Masande Ntshanga is the winner of the inaugural PEN International New Voices Award in 2013, and a finalist for the Caine Prize in 2015. He was born in East London in 1986 and graduated with a degree in Film and Media and an Honours degree in English Studies from University of Cape Town, where he became a creative writing fellow, completing his Masters in Creative Writing under the Mellon Mays Foundation. He received a Fulbright Award, an NRF Freestanding Masters scholarship, a Civitella Ranieri Fellowship and a Bundanon Trust Award. His work has appeared in The White Review, Chimurenga Chronic, VICE and n + 1. He has also written for Rolling Stone magazine.
Why do you write?
This might be becoming a cliche, I feel I have to. It’s a compulsion. I don’t feel as at ease, or as capable of joy, without arranging the world in the manner in which writing provides.
Tell us about the first thing you ever wrote.
There are too many to reach back into memory for—that vie for that position—but the first thing I ever published was a story about teenagers who broke into people’s houses and painted manifestos on their walls. I wrote it in one sitting, I think, home from boarding school, and it was close to me.
The Reactive was so immersive; there are moments where the reader is literally getting high with ‘Nathi. How were you able to narrate it all in so clear a voice?
Thank you. I appreciate that. To be honest, and I don’t think I’ve mentioned this before, but the structure of the book, or how Nathi perceives the world when he’s both lucid and high, is close to my own experience of reality; to how I experience it when I arrange it in my head. It wasn’t that difficult to translate that into what the book needed; the challenge was mostly in figuring out how to maintain it for the length of a novel. I’m glad you picked up on it.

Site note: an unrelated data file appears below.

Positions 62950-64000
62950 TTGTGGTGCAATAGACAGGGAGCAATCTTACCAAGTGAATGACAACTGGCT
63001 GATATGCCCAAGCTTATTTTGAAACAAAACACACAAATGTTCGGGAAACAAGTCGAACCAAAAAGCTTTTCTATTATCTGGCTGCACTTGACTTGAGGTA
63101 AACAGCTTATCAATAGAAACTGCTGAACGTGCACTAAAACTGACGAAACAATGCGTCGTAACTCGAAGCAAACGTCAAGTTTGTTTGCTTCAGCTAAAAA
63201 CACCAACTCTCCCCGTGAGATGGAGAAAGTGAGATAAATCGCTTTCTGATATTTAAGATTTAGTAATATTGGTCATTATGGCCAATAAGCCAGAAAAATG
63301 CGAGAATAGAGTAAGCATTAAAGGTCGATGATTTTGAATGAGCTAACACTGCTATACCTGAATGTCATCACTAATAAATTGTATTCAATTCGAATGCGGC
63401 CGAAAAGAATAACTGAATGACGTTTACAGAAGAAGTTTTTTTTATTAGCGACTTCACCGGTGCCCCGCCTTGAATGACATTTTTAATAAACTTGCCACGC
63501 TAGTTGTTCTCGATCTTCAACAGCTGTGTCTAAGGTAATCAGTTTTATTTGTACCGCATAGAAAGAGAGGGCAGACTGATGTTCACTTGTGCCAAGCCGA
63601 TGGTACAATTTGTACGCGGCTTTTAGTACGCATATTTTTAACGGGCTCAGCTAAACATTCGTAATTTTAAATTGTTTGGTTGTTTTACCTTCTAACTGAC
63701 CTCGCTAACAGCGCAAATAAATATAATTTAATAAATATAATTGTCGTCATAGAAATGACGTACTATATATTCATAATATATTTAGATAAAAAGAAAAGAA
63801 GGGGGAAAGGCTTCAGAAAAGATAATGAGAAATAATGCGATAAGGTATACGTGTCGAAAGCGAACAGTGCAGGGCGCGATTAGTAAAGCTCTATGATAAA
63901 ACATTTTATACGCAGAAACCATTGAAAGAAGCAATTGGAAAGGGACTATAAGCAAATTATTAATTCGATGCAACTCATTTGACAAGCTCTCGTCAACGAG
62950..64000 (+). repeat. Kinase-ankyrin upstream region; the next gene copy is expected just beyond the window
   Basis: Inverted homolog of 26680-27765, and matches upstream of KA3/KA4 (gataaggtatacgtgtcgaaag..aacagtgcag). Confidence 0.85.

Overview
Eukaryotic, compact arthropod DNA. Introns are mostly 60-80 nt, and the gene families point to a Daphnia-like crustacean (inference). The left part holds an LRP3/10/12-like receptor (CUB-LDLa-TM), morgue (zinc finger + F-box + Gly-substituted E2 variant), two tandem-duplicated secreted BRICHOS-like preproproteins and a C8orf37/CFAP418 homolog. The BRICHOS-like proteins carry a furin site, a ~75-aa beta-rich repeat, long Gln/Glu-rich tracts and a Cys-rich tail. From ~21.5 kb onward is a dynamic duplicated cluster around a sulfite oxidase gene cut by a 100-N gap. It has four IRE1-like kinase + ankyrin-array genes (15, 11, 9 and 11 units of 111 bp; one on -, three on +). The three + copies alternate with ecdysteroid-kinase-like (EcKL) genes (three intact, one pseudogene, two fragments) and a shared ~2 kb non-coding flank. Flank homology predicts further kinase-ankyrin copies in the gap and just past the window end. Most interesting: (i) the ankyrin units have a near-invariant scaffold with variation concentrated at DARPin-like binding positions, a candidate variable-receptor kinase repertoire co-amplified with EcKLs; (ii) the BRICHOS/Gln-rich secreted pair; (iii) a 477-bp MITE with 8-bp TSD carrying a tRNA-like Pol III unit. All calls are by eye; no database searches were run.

In your writing career, has there ever been a time when you wanted to sound or write like someone else? Who was it and why did you want to sound or write like them? What changed?
Definitely. In university, especially, I was taken by Ralph Ellison and Dambudzo Marechera. I was in awe of what they’d achieved in Invisible Man and The House of Hunger, respectively. Though Ellison is sometimes identified as an impressionist, I was enthralled with how the two of them had reshaped modernism for their own ends; and how they’d done so as black artists. Of course, this also came from the visceral impact their work had had on me, and in the end, I couldn’t resist. I was a student preoccupied with being “high-minded”; and the two of them gave me plenty of that, while also being searing and experimental. Theirs felt like the only way to do it for a long time, but I was mistaken, of course.
Throughout history, we have always recognised certain geographical places as points where artists seem to thrive – Athens, French Riviera, New York; Cape Town has been spoken of as such a haven. Do you feel living in CT has had any sort of influence on your work?
I think you’ve just made me want to move back—almost. Cape Town operates well as a microcosm of South African society in that all the fractures that exist within it are brought out in high relief. They’re far reaching as well, given its legacy of slavery and colonialism, and these surroundings can make solid contributions to your work, if your subject matter is that way inclined, but as far as it being a city that takes care of artists in general, I would have to express my reservations. I wouldn’t give that to Johannesburg, either, most likely. You still have to brace yourself in the grid.